QTU members' newsflash No. 23-20, 5 June 2020 | DOWNLOAD PDF
To QTU Members
Contents : Pay freeze schools | Pay freeze TAFE | Defined benefit superannuants | QTU Executive rejects the pay freeze | QTU campaigns | School holidays and travel | QTU advocacy for temporary (contract and supply) teachers
Stop the pay freeze
There is at last some clarity about the Queensland Government’s intentions around imposing a pay freeze on teachers, principals and other public service workers.
When Parliament next meets on 16-18 June, the government intends to legislate to override any pay rises in existing enterprise bargaining agreements between 1 July 2020 and 30 June 2021 and substitute new increases and dates into those agreements.
There are numerous variations across the public service. Below is what it will look like for the agreements of QTU members in schools and in TAFE.
1 July 2019 increase – PAID
1 July 2020 increase – no increase
1 July 2021 increase – 1 July 2020 increase
1 January 2022 – 1 July 2021 increase
1 July 2022 – new agreement due.
The department has not responded to requests for details of the savings this will make. The QTU calculates that it will result in at least $100 million less going into the pockets of 48,000 teachers and principals over the life of the agreement. While those covered will be paid the same salary at the end of the agreement as originally negotiated, they will be paid less than agreed for 18 months of the three-year agreement.
It is doubly frustrating for those in promotional positions, who did not receive the $1,250 one-off payment on the basis that they would be receiving increases of at least 10 per cent during the life of the agreement.
1 July 2019 – PAID
1 July 2020 increase – no increase
1 July 2021 – 1 July 2020 increase
1 January 2022 – 1 July 2021 increase
1 July 2022 – 1 July 2022 increase
1 July 2023 – new agreement due.
There is no estimate available of the impact on TAFE teacher earnings during the life of the agreement. As in schools, TAFE teachers will eventually receive the same final salary, but will be paid less than agreed for 18 months of the three-year agreement.
The freeze also hits members in the defined superannuation benefit fund who were intending to retire over the course of this agreement. The pay freeze affects the "final salary" component of the calculation of their retirement benefit. A a pay freeze would result in a significant reduction in their retirement benefit, a very unfair outcome after 20, 30, even 40 years of service.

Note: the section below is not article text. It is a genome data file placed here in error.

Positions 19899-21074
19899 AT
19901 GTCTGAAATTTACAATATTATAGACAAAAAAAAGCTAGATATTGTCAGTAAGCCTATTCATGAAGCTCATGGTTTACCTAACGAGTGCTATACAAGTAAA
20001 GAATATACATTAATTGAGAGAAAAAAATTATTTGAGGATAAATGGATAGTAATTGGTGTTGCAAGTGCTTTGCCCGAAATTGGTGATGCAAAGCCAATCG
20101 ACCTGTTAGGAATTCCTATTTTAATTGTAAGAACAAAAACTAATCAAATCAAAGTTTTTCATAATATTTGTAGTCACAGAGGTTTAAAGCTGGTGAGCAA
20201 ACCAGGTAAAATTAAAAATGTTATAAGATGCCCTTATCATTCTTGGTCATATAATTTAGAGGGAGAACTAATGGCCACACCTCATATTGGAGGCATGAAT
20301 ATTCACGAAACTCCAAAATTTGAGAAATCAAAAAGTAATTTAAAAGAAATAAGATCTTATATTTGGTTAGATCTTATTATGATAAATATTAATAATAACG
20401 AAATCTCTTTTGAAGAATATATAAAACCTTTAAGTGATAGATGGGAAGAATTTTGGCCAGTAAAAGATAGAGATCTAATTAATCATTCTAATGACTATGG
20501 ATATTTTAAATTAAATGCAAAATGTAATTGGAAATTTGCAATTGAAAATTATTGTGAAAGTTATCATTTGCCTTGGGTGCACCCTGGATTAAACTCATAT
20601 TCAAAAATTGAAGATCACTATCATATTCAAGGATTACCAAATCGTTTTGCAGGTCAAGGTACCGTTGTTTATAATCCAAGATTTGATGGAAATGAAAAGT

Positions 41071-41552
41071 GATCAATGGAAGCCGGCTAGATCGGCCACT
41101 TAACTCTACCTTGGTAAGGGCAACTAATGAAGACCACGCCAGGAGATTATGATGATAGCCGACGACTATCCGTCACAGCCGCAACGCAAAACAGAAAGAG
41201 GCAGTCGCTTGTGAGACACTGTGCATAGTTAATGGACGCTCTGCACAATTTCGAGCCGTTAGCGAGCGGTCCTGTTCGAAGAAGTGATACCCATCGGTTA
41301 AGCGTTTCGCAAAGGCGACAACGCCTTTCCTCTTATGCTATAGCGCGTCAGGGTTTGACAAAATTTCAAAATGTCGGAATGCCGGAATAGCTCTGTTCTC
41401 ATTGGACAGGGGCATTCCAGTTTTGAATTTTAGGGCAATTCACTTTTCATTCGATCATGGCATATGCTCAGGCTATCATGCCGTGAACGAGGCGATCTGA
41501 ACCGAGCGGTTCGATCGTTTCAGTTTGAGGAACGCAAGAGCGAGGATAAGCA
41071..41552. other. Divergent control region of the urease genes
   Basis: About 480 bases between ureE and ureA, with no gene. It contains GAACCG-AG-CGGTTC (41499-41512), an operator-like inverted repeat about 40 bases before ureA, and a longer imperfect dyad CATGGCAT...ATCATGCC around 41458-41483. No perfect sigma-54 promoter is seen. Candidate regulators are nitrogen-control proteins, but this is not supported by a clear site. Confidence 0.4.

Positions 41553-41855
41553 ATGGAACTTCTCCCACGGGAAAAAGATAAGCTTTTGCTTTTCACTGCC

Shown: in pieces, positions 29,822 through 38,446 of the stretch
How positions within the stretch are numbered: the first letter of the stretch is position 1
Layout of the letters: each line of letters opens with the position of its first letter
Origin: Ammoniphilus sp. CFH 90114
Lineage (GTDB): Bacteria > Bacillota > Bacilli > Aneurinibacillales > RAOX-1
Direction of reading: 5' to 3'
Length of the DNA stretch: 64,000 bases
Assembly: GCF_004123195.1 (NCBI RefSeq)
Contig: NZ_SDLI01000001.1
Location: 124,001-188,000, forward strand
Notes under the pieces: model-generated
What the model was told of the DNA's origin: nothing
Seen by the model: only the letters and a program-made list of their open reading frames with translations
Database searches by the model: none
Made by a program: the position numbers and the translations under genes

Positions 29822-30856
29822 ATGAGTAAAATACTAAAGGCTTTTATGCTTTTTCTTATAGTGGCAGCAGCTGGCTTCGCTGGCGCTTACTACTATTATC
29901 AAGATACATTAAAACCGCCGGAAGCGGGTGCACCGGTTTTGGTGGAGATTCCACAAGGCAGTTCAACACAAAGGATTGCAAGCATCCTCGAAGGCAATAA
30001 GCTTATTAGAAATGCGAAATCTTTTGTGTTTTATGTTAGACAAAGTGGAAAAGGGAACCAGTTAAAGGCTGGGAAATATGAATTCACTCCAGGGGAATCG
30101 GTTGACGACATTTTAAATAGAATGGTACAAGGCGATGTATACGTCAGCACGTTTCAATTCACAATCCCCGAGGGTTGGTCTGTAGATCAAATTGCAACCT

The QTU raised this in the first meeting after a pay freeze was announced, and regularly since. We have been assured by government representatives that provision has been made to deem the final salary as if there was no pay freeze, but we have not seen the detail of what is proposed.
QTU Executive rejects the pay freeze
The QTU Executive has rejected the pay freeze and the QTU has opposed it in discussions between the government and public sector unions.
The government position is:
- manifestly unfair to teachers and principals, who have been working harder than ever on the front line and whose staffing of schools is essential to re-starting the economy
- industrially unconscionable, in that it requires unilaterally breaking an agreement approved less than 12 months ago
- economically unsound, as it will remove $100 million from circulation in an economy in recession, at a time when stimulus, not cuts, is required.
There is no doubt that the economy is in trouble, that unemployment and underemployment have doubled, and that the revenues of the state budget have been significantly affected. But this has historically proved to be bad policy and the state government has not made an economic or budget case why this is not so now. If there had been clarity about the freeze, time and an arguable case, the QTU would have balloted its members. But there has not been.
Above all, it is reprehensible that the government would LEGISLATE to override agreements that it freely entered into as an employer. It is not prepared to argue its case for changing agreements with its employees and to put it to a ballot.
The QTU campaigned against Campbell Newman and the LNP when it legislated to override conditions in awards and agreements like permanency and workload clauses.
A decision by the Palaszczuk ALP government to legislate to override pay rises in agreements is no better.
It is a bridge too far for any government to break its agreement with its employees, doubly so to do so through legislation.
Discussions have been exhausted. Over the past week the QTU has mobilised its honorary officials in branches and schools to lobby parliamentarians against the pay freeze.
That campaign will intensify in the lead-up to the next sitting of Parliament on 16-18 June, and the Union will seek to involve all members in that lobbying.
As far as is possible, the QTU will work in conjunction with other unions with members in the public sector to prevent legislation being introduced and passed.
If, in spite of our best efforts, the government passes legislation, that will not be the end. The QTU Executive has considered a number of contingency strategies if a pay freeze is implemented.
School holidays and travel